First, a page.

Money-Market Rates Jump as Bank Rescues Stoke Lending Concern

Sept. 29 (Bloomberg) — The cost of borrowing in euros for three months rose to a record after government-led bank bailouts heightened concern that more will fail, prompting financial institutions to hoard cash.

The euro interbank offered rate, or Euribor, climbed 10 basis points to 5.24 percent, the European Banking Federation said today. That’s the biggest jump since June. The London interbank offered rate, or Libor, for three-month dollar loans rose to 3.88 percent, the highest level since Jan. 18 and up from 2.81 percent a month ago. Singapore’s benchmark rate for such loans increased to the highest level in eight months.

Rising rates show central-bank attempts to breathe life back into money markets haven’t succeeded, even after U.S. lawmakers agreed on a $700 billion plan to remove tainted assets from bank balance sheets. The ECB said today it will make additional funds available to banks through the end of the year in “special” auctions. The central banks of Japan and Australia added more than $20 billion to money markets.

“The root of the banking story is in the money markets, which are still in awful shape,” said Padhraic Garvey, the Amsterdam-based head of investment-grade debt strategy at ING Bank NV. “Banks are dealing with central banks for liquidity purposes, but are very careful about dealing with one another in this environment, which effectively means that the interbank wholesale- money market is not working.”

The U.K. Treasury seized Bradford & Bingley, Britain’s biggest lender to landlords, while governments in Belgium, the Netherlands and Luxembourg extended an 11.2 billion-euro ($16.3 billion) lifeline to Fortis, Belgium’s largest financial-services firm. Hypo Real Estate Holding AG, Germany’s second-biggest commercial-property lender, received a 35 billion-euro loan guarantee from the state to fend of insolvency.

`More Victims’

“Tensions remain elevated and liquidity is drying up,” said Patrick Jacq, a fixed-income strategist at BNP Paribas SA in Paris. “After Fortis, this situation will persist as people worry that there will be more victims. Confidence has not been restored yet and that’s a prerequisite before rates come down.”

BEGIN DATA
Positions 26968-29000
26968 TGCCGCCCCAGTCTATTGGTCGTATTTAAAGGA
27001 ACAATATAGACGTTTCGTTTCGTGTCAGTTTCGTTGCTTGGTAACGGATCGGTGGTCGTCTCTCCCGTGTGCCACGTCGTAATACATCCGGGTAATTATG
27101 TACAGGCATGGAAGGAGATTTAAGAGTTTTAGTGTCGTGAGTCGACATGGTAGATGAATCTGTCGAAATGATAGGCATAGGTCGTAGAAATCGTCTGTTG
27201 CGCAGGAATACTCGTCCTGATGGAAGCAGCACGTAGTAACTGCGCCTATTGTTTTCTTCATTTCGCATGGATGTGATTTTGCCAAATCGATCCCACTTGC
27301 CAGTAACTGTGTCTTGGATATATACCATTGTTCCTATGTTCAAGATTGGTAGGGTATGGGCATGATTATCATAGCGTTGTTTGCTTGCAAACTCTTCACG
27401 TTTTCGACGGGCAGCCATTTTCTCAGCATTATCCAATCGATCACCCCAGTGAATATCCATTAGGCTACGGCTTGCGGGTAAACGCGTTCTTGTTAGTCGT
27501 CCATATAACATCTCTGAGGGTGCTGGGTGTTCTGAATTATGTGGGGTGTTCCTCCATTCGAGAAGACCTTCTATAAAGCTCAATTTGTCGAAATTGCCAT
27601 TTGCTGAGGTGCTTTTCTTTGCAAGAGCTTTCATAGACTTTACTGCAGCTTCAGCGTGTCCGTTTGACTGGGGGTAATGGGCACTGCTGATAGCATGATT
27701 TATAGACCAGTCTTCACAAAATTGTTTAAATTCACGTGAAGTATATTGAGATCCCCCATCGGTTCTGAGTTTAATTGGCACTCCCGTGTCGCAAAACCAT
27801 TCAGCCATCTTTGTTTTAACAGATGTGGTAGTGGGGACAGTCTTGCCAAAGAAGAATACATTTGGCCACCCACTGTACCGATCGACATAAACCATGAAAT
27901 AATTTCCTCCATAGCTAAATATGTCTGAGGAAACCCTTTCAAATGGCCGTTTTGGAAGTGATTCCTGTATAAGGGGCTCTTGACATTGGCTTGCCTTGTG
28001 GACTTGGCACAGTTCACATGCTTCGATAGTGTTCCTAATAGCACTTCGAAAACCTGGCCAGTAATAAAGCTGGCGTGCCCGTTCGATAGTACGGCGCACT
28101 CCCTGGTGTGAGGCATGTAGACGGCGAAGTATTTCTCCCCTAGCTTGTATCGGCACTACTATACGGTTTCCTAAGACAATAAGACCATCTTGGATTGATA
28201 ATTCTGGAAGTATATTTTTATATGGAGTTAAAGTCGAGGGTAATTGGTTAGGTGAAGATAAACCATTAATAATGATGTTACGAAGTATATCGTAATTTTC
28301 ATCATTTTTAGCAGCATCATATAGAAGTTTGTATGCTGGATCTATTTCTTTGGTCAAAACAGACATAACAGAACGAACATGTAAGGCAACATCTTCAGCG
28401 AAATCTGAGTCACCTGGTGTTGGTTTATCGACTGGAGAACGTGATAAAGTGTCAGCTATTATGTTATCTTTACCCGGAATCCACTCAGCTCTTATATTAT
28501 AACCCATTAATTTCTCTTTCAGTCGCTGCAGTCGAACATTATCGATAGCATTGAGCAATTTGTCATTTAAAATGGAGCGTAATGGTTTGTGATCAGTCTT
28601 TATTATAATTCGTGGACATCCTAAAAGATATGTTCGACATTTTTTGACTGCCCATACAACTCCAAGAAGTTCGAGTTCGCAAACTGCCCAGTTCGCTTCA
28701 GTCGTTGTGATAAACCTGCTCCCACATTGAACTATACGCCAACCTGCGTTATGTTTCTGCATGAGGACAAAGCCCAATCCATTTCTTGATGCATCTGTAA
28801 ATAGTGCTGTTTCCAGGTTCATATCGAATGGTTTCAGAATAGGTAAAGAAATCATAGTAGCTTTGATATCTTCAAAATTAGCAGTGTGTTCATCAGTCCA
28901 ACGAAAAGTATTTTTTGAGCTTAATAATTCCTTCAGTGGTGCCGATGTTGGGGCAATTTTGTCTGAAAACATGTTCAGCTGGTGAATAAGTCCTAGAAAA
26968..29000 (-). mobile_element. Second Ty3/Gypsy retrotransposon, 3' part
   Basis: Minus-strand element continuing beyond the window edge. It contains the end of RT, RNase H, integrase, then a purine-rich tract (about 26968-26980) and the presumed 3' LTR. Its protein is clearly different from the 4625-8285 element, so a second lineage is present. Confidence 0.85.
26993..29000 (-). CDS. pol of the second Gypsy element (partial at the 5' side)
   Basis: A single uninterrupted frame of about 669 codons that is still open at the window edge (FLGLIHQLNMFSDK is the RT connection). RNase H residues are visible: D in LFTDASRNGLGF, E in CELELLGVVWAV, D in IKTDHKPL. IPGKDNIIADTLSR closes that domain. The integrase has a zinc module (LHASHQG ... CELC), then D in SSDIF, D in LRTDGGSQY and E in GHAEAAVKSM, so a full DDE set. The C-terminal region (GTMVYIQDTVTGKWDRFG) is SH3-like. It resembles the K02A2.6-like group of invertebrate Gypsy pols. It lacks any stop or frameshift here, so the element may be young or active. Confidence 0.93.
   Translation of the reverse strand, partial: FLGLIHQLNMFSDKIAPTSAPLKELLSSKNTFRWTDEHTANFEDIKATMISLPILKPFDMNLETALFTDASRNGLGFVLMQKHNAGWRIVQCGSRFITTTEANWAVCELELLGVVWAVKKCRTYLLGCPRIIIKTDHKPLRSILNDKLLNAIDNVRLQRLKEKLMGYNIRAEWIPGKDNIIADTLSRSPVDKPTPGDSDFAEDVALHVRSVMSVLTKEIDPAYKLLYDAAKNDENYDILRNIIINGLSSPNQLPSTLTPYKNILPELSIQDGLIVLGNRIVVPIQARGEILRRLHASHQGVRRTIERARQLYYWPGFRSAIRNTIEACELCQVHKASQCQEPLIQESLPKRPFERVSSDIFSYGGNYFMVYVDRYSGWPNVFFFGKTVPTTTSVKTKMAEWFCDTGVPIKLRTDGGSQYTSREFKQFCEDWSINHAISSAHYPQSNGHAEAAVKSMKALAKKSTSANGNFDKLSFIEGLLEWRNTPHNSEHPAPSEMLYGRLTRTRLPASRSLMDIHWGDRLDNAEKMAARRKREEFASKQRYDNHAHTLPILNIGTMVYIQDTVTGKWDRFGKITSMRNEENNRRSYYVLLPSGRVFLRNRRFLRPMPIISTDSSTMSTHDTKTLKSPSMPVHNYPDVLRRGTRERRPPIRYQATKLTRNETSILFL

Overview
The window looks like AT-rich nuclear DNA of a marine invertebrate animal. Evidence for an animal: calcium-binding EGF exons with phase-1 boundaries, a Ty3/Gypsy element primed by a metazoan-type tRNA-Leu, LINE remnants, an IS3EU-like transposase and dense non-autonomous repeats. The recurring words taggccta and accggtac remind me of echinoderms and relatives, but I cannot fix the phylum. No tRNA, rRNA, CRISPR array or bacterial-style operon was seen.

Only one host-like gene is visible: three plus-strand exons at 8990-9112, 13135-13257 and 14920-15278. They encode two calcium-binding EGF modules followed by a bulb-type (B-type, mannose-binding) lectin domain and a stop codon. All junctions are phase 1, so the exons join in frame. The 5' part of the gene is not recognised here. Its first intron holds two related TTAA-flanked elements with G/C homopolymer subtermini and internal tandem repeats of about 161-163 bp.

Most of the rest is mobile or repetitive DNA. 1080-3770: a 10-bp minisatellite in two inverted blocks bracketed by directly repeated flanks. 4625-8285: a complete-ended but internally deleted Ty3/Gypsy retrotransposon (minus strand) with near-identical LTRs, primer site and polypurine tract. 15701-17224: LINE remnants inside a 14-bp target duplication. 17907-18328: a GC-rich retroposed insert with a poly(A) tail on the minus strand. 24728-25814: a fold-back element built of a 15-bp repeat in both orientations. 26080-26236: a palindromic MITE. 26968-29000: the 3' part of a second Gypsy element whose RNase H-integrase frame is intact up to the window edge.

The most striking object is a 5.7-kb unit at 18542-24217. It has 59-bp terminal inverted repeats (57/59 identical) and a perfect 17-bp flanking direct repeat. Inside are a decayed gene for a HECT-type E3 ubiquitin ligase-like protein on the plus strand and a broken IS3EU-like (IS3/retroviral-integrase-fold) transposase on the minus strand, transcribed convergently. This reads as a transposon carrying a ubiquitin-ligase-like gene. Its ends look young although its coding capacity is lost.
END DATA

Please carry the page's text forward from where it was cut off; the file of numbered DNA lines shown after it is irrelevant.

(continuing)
The Libor-OIS spread, the difference between the three-month dollar rate and the overnight indexed swap rate, jumped to a record 219 basis points today, after breaching 200 for the first time on Sept. 25. It averaged 8 basis points in the 12 months to July 31, 2007, before the credit squeeze began.

Funding is typically tighter at the end of quarters as companies try to settle trades and buttress their balance sheets.

The world’s largest central banks are injecting liquidity into money markets as more than $554 billion in writedowns and losses tied to the U.S. mortgage market prompt banks to stockpile cash to meet their own funding needs.

Extra ECB Cash

The ECB said it will loan banks extra cash today for about five weeks. “The special term refinancing operation will be renewed at least until beyond the end of the year,” it said in a statement. The ECB also lent banks $30 billion for one day in a separate operation.

Banks deposited a record 28.1 billion euros with the ECB on Sept. 26 as they sought a haven for their cash, the central bank said today.

The difference between what banks and the U.S. Treasury pay to borrow money for three months, the so-called TED spread, was at 303 basis points today. It rose last week to the most since Bloomberg began compiling the data in 1984. It was 110 basis points a month ago.

Singapore’s three-month interbank offered rate for U.S. dollars, or Sibor, increased for a third day, adding 1 basis point to an eight-month high of 3.79 percent, according to the Association of Banks in Singapore. In Hong Kong, the three-month Hibor rose 9 basis points to 3.49 percent, the Association of Banks in Hong Kong said.

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